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August 18, 1952 |
Brooklyn, New York, U.S.
|Occupation||Comedian, writer, actress, Founder of Tails of Joy non-profit animal rescue org.|
|Bill Siddons (m. 2007)|
Boosler was born into a Jewish family and raised in Sheepshead Bay, Brooklyn. She was the youngest child and only daughter of her father, a Russian acrobat, and her mother, a Romanian ballerina.
She attended public schools in Brooklyn, including Shellbank Junior High School and Sheepshead Bay High School. She is married to Bill Siddons, a music industry executive and former manager of The Doors.
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While working there, she met comedian Andy Kaufman, a regular at the club, who convinced her she should do standup comedy. They lived together in Greenwich Village for three years and remained close friends until Kaufman's death. For her "comedy education" Boosler credits Kaufman as well as her other peers at the time, which included Freddie Prinze, Jay Leno, Larry David, Richard Lewis, Richard Belzer, Jimmie Walker, and Ed Bluestone.
In 1986, Boosler became the first female to get her own one-hour comedy special on cable when Showtime aired Party of One. Having no credit cards or borrowing power, Boosler saved her money to produce the special herself when cable executives told her that they did not believe people would tune in to see a female do an hour of comedy. She successfully toured for 50 weeks a year performing a two-hour comedy show.
Up to 2011, Boosler has done seven cable specials. Her one-hour standup comedy concert specials for Showtime include Party of One, Broadway Baby, Top Tomata (broadcast live from Omaha and voted Best Comedy Special of the Year by readers of Cable Guide magazine), and Live Nude Girls. Her New Year's Eve comedy-variety special, Elayne Boosler's Midnight Hour, was a 90-minute special from a Town Hall in New York and telecast live on Showtime. She wrote, directed, and acted in two half-hour movies for Cinemax: Comedy From Here (a drama) and The Call.
Boosler hosted the short-lived game show Balderdash on PAX (now ION Television). Other television guest-hosting duties include A.M. San Francisco, The Late Show, The Midnight Special, Comic Strip Live, Friday Night Videos, The Gossip Show on E!, and many specials. She has contributed field pieces to many shows, including The Today Show, Not Necessarily the News, and Donny and Marie.
In the early days of cable, Boosler wrote and hosted the Cable ACE Awards. Her specials were nominated every year they premiered. She has also written and hosted awards shows for the Writer's Guild of America (both west and east), for New York Women in Film and Television twice, for the Pollstar Awards three times, the Daytime Emmys, the "Casting Director's Guild," and many others.
She has guest-starred as an actress on Night Court, The Cosby Show, Living Single, Dear John, Sisters, and Dr. Katz, Professional Therapist and done cartoon voiceovers. She guested on Bill Maher's Politically Incorrect 32 times. The year before Andy Kaufman's death, she and Kaufman wrote his last special together, Soundstage: Andy Kaufman, where she and Kaufman performed an interview with Kaufman seated at a desk that towered over her by eight feet. Boosler appeared on HBO's "Comic Relief" for six years.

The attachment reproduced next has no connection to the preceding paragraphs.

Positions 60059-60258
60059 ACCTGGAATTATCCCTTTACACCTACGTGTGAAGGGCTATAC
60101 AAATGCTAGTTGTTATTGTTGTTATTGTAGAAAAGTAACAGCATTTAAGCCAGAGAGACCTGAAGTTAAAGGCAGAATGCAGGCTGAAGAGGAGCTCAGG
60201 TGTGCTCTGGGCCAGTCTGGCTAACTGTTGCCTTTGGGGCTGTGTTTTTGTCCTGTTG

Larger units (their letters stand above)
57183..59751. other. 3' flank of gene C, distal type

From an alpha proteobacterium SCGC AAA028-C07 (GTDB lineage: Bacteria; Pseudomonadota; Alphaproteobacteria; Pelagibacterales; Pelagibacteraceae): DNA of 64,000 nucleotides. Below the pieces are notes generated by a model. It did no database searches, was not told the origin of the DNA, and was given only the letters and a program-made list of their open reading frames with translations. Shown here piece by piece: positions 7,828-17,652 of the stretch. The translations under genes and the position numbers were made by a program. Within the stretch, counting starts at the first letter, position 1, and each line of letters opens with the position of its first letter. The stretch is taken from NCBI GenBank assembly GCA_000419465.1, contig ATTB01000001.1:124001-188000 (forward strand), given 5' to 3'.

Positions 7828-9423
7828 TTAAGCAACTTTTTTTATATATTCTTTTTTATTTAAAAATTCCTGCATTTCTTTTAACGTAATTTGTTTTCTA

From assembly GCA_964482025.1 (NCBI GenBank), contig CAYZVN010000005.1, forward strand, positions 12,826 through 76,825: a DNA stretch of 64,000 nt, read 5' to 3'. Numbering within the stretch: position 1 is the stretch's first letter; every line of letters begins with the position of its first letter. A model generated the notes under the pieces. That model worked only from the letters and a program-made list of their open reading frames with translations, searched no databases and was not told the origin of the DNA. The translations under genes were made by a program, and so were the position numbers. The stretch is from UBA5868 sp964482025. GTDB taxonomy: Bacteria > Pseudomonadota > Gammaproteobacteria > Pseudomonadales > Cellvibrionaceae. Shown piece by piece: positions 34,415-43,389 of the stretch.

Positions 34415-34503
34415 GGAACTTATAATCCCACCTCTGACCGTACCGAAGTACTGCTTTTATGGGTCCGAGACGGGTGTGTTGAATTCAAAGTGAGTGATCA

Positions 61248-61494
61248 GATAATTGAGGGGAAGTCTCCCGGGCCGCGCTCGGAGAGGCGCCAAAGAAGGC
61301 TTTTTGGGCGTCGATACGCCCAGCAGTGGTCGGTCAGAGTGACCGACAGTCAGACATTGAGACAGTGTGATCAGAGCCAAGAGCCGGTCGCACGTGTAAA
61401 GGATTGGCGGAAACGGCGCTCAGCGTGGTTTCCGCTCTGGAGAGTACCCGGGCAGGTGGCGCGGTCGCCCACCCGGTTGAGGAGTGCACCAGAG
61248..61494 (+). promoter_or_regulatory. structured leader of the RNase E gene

She appeared on ABC's A Festival at Ford's Theater, entertaining President Bill Clinton and Congress. Her specials ran for years on the BBC, and she has performed twice at the London Palladium once for a live Easter special and once at the Command Performance for the Queen. She was the first comedian chosen by President Clinton to perform at the White House Press Correspondents' dinner during his first year in office.
Boosler is active in liberal politics. On July 11, 2003, she moderated a Democratic presidential candidates debate on C-Span hosted by the National Organization for Women. She is also a frequent contributor to The Huffington Post.
She works on behalf of women's reproductive freedom and has been honored by the Women's Reproductive Rights Assistance Project. She was a frequent guest during election cycles on "Larry King Live" and after-debate roundtables on CNN and local news channels. She appeared frequently on "CNN and Company" For three years she was the permanent guest host on The Stephanie Miller Show, a progressive radio talk show.
Boosler began volunteering at Boxer Rescue of Los Angeles in 1995. She eventually joined its Board of Directors and raised the down payment needed for them to buy a rescue kennel. She moved on and founded, in 2001, her own animal rescue and advocacy organization, (Elayne Boosler's) Tails of Joy, a nonprofit organization that benefits the smallest, neediest rescue organizations and individual cases nationwide.